Inspired by the work of the late Philip Jose Farmer, I have developed the habit of treating fictional characters as though they actually lived, and people who actually lived as though they were fictional characters. The Centipede has an elaborate history, for which I have created artifacts. Amelia Earhart, Frank Nitti, and William Randolph Hearst have prominent roles in the saga.Farmer's biography of Doc Savage, along with his "Riverworld" novels, started wheels turning in my head that are still grinding today. Farmer's influence on my own work cannot be overstated.
The Black Centipede himself began to take shape many years ago, when I read Farmer's essay, "The Fourfold Vision," in "Doc Savage: His Apocalyptic Life," which discusses the work of Lester Dent, E.E. Smith, Henry Miller and William S. Burroughs. Now you know who to blame for the connection I made between Burroughs and pulp heroes! Farmer pointed the way.
The Centipede was originally conceived as a cross between Burroughs and the Shadow, with a dash of Doc Savage. (Black centipedes are a loathsome centerpiece of Burroughs' novel "Naked Lunch.") Like Doc, he makes his home/headquarters in the top floors of the tallest skyscraper in the city; he is addicted to the use of clever gadgets of his own invention; and he performs brain operations on criminals. Of course, these operations involve the application of hot lead to the troublesome organ. (Though the survival rate is zero, so is the rate of recidivism.) The Centipede shares Burroughs' enthusiasm for orgone accumulators, the cut-up method, and quoting Shakespeare, as well as a certain unfortunate vice they both have in common with Sherlock Holmes. I have three other series, aside from "Tales of the Black Centipede." All of them sprang from my first novel, "The Optimist Book One: You Don't Know Jack," as did the Centipede himself. All of my "stars" started life as supporting characters in this novel. Here is a brief synopsis:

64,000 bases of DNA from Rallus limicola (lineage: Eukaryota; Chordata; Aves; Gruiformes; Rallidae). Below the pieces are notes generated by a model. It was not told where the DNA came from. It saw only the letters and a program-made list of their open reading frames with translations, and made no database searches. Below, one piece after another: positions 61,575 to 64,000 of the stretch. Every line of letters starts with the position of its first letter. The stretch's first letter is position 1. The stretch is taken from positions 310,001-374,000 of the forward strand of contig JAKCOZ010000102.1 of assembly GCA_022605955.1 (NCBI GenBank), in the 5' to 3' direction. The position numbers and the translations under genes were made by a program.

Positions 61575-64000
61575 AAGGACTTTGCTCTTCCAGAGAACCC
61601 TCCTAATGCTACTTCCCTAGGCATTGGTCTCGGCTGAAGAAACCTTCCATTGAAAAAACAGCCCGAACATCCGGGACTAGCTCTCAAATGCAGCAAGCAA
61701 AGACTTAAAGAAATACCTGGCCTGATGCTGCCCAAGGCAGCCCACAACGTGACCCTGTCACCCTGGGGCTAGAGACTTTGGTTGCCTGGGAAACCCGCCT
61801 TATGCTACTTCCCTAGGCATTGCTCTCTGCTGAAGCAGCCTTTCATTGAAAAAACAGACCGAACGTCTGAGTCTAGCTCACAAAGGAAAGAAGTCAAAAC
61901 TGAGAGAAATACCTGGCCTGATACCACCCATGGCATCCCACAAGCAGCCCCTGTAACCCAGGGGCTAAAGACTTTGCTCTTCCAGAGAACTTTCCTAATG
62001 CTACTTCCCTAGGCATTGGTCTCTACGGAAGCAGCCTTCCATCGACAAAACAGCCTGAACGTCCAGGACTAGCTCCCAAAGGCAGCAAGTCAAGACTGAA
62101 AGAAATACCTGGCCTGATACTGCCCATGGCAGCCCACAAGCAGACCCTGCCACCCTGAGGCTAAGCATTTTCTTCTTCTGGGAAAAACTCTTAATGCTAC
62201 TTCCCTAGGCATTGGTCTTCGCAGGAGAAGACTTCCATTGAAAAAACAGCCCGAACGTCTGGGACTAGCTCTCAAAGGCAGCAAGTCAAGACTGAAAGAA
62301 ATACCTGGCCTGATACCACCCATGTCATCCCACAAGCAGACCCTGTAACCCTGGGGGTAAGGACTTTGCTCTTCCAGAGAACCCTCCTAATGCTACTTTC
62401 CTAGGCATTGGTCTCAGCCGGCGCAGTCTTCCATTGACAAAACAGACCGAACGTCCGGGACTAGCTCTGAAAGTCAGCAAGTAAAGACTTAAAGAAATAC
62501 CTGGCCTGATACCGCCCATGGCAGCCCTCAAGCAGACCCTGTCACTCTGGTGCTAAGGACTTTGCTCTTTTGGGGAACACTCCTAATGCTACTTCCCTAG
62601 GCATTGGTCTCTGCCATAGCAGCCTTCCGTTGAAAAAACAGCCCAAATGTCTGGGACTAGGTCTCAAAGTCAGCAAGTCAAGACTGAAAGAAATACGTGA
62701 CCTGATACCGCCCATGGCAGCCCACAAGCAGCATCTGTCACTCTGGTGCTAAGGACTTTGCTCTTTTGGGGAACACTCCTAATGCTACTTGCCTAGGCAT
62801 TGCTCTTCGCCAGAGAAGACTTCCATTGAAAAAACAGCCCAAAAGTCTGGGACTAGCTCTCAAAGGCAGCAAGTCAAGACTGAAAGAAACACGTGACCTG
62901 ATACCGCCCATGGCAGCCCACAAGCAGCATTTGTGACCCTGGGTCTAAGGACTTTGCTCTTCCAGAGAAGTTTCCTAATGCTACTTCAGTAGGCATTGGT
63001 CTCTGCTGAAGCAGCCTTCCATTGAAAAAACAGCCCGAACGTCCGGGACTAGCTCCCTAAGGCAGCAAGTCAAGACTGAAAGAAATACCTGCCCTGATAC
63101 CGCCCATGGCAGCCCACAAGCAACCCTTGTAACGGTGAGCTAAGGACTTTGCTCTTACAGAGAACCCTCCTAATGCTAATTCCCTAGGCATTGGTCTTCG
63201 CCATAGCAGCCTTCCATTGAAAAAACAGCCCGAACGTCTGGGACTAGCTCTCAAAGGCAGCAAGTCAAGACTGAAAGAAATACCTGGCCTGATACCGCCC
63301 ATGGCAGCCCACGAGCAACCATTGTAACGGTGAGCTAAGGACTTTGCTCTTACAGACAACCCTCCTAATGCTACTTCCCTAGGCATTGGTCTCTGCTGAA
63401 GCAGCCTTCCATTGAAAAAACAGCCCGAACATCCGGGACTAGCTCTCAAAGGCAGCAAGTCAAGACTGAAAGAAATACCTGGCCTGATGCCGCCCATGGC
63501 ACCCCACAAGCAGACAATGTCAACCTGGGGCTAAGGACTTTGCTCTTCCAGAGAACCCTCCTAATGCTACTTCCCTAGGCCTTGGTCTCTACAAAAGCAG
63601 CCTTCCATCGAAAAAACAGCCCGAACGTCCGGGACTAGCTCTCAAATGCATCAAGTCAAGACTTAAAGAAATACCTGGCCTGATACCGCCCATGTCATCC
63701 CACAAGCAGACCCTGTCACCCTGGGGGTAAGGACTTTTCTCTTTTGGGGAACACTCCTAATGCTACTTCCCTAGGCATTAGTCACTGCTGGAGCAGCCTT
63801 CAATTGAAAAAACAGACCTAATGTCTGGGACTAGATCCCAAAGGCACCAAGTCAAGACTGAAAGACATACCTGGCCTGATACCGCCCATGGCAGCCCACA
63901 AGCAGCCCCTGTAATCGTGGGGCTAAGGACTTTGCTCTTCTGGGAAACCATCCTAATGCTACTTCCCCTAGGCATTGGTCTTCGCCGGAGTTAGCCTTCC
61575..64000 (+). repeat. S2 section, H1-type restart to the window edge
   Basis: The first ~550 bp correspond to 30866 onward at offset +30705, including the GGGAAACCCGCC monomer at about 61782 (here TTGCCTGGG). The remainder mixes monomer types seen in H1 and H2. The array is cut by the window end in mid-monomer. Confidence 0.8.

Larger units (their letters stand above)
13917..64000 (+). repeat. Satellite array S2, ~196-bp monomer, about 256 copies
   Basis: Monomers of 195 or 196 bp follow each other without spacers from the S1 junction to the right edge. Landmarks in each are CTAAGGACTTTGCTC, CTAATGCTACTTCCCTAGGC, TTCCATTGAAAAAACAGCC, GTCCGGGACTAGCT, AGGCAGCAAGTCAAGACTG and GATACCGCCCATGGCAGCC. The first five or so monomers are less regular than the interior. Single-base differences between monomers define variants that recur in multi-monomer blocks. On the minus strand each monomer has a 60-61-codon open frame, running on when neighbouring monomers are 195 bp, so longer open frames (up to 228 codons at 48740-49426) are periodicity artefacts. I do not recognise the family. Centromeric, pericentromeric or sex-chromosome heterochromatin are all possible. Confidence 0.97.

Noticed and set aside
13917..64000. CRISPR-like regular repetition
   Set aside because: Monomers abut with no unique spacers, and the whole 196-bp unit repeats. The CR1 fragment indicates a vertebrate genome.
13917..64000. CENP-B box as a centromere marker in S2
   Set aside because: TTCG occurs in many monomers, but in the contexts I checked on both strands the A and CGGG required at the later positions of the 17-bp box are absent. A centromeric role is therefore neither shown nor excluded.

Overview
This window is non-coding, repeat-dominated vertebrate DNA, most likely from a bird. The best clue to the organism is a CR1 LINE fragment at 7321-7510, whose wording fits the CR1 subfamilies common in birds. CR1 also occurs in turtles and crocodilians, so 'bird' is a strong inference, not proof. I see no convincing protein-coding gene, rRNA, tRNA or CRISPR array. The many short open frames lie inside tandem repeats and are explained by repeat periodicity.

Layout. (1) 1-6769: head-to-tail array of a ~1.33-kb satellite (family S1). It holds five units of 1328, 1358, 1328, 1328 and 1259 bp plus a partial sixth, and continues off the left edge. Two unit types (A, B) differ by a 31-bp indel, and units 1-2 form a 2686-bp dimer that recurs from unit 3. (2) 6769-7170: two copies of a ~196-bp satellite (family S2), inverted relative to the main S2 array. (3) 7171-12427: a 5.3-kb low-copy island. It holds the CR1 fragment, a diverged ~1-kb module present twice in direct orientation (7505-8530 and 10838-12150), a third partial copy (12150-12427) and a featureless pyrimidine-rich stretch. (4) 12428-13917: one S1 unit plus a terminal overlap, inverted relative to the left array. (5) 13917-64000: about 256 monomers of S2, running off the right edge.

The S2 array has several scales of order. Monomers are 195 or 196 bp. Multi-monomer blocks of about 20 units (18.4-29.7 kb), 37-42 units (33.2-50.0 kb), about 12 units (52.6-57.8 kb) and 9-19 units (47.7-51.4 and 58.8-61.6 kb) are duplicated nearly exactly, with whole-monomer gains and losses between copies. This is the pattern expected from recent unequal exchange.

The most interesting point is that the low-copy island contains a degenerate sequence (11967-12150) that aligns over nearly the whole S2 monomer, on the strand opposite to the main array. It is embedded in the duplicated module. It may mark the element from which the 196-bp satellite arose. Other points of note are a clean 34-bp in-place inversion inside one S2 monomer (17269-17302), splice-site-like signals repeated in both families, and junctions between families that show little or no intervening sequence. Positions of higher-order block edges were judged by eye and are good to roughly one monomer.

JACK CHRISTIAN ("THE OPTIMIST") is the grown-up former kid sidekick of deceased superhero Captain Mercury. After 12 years away from his home city of Zenith, Jack is lured back by the promise of a substantial trust fund. When he gets there, he meets one oddball after another, starting with Vionna Valis, a strange young woman with a startling secret that nobody-- herself included-- knows. An encounter with what purports to be the ghost of Captain Mercury puts Jack and Vionna on the trail of the Black Centipede. Along the way, they run afoul of the ghost of Jack the Ripper, and seek the help of Doctor Unknown Junior.